What is the UK Gender Pay Gap?
- Since April 2017, the UK Government has required all UK companies with a headcount of 250 or more to annually publish figures on their UK gender pay gap to encourage greater focus and prioritisation on closing the gap.
- UK gender pay gap reporting calculates the difference between the hourly pay of men and the hourly pay of women in an organisation. Hourly pay includes base pay, allowances and any bonus and other incentive pay. The gender bonus gap is the difference in the bonus pay received by men and women. Tracking the evolution of the gap year-on-year is key to assessing progress.
- We have calculated our gender pay gaps using the methodology as required by the regulations for publishing gender pay gap information. The data in this presentation is for the 5th April of each year to match the reporting period required by the Government. E.g. 2021 = 6th April 2020 to 5th April 2021.
- It is important to note that a gender pay gap is not the same as equal pay. Equal pay is the concept of paying men and women equally for equivalent work. The gender pay gap report does not report on equal pay as it does not compare pay between men and women for specific roles. We monitor equal pay and pay equally and fairly across job roles.
MEAN GENDER PAY GAP
The mean gender pay gap is the difference in the average hourly pay for women compared to men, within a company.
MEDIAN GENDER PAY GAP
The median represents the middle point of a population by taking all salaries in the sample and lining them up in order from lowest to highest to identify the middle salary. The median pay gap is the difference between the hourly pay rate for the middle woman compared to the middle man.
For reference, the ONS reported that the median gender pay gap among all employees in the UK increased to 15.4% in 2021, from 14.9% in 2020, down from 17.4% in 2019.
We run an identical bonus scheme for men and women which includes a qualifying period from date of joining before bonus payments are made. Employees who choose to pay their bonus into their pension still need to be included in the calculation.
During 2021 bonuses were paid out twice during the year.
Understanding our UK Gender Pay and Bonus Gap
Our pay gap is primarily caused by three main factors; there are more men than women working at every career grade, roughly half of the gap is due to more women being employed in administrative roles (Executive Assistant, Administrator, Receptionist). We also have fewer women in senior roles in the company than men, which is not uncommon in the technology industry and is something we are actively trying to address.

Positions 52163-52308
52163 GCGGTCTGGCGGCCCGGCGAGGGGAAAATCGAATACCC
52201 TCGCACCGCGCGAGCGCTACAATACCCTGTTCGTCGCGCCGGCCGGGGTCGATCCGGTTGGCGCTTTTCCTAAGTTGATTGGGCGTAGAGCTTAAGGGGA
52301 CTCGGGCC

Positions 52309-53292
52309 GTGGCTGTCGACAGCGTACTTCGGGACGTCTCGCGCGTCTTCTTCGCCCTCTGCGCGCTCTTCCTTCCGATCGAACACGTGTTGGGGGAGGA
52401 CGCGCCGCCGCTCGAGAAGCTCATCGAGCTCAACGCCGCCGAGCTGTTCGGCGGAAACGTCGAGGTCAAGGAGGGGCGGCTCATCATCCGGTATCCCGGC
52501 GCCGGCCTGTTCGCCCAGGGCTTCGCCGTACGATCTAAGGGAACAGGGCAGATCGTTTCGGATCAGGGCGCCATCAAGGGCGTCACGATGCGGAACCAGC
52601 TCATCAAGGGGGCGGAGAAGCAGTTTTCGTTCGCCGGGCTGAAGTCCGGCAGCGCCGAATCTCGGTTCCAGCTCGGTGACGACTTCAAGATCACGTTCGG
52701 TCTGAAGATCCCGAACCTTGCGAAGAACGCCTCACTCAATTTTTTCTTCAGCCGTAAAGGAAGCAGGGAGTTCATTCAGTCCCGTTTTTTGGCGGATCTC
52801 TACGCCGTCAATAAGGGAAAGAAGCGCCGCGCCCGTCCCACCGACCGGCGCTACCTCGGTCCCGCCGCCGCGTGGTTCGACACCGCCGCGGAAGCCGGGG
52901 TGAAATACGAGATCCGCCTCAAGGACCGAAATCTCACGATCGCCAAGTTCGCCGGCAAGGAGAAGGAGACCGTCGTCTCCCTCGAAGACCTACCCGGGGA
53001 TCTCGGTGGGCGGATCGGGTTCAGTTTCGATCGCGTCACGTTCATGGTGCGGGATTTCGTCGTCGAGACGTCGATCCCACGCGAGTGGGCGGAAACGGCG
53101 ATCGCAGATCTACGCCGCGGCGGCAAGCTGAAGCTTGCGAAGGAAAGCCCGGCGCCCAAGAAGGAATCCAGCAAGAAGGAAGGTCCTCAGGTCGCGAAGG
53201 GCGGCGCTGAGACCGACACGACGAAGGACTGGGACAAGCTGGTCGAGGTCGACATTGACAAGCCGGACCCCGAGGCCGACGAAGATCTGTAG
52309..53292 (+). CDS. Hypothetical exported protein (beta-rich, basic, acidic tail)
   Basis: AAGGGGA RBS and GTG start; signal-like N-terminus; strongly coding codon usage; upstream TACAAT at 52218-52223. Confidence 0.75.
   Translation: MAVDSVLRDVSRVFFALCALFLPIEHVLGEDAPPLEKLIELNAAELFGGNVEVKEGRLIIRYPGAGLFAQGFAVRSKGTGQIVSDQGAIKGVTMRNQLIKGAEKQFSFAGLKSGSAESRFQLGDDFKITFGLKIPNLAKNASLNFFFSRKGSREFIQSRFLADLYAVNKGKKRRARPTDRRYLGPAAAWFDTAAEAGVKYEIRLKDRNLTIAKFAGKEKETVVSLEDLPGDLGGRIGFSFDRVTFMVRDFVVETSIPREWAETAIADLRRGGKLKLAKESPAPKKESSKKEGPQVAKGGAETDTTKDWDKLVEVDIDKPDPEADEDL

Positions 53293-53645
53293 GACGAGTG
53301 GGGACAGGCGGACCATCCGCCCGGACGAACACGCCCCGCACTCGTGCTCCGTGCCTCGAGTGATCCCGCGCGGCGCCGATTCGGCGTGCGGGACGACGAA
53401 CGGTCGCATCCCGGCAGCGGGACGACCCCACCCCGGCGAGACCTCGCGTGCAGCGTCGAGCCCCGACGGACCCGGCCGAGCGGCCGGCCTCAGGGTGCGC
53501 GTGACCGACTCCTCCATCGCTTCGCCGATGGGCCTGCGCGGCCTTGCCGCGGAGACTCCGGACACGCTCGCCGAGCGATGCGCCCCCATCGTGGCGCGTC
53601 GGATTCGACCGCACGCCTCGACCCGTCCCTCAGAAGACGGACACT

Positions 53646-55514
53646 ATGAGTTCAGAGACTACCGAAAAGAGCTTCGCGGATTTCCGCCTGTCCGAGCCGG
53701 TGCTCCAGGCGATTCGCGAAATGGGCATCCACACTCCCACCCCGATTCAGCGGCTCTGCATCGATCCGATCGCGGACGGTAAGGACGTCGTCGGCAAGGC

Whilst we have made positive progress in reducing our Gender Pay Gap since 2017, it remains larger than we want it to be. In 2021, we have seen continued improvement in all aspects of our pay gap reporting requirements.
The number of women in the lower quartile has reduced while numbers of women in the lower mid, upper mid and upper quartiles have all increased. The number of women in the organisation overall has not significantly increased since 2020 which suggests an increase in the number of women we are recruiting or promoting into roles within the upper quartiles. This change will likely have contributed to the improvement in our mean and median hourly pay gap.
Although we are moving in the right direction we are committed to driving further diversity at every level of the organisation, including greater representation of women in senior roles.
What is Cambridge Consultants doing to address the gap?
We recognise the importance of addressing the gap and that it will take time to create long-term, sustainable change. At CC we strive to create an inclusive culture that ensures equity of opportunity for all of our people.
It is well recognised that there is a skills shortage for STEM employers. With only 8% of women progressing to a level 4+ STEM* qualification and only 24%* of the total UK STEM workforce identifying as Women and only we recognise the importance of early years intervention. That’s why we actively focus on initiatives to encourage more young people to choose subjects relevant to Cambridge Consultants in early life through our STEM Outreach programme.
We have also focused on developing job descriptions and advertising campaigns that appeal equally to men and women and hope to drive greater improvements in these areas into the future. We have been more mindful of the composition of our interview panels and aim to achieve greater gender equality in our interview line-ups wherever possible. From 2022 we will be focused on developing more diverse candidate pools.
We have actively widened our Internship and Graduate recruitment activities through expanding the number of academic institutions and University Societies that we work with to try to improve the diversity, in background and experience, of our new recruits.
This has resulted in a positive trend with an increase in the number of women being hired during 2021 compared to prior years.
We continue to adopt and promote agile and flexible working practices to help all employees balance their personal commitments.
We demonstrate a progressive approach to New Parent Leave and in Jan 2022 we launched our new Global policy giving all new parents 13 weeks paid parental leave, regardless of gender or sexual orientation. Our aim is to create gender parity in the workplace, providing either parent with the opportunity to be the primary carer. Welcoming a new child into a family is an important time for any parent and being able to support our people during this special time speaks to our culture and our values.
Our Women’s Network has been launched to create an empowered community of women and allies working together to promote equality and inclusion in the workplace.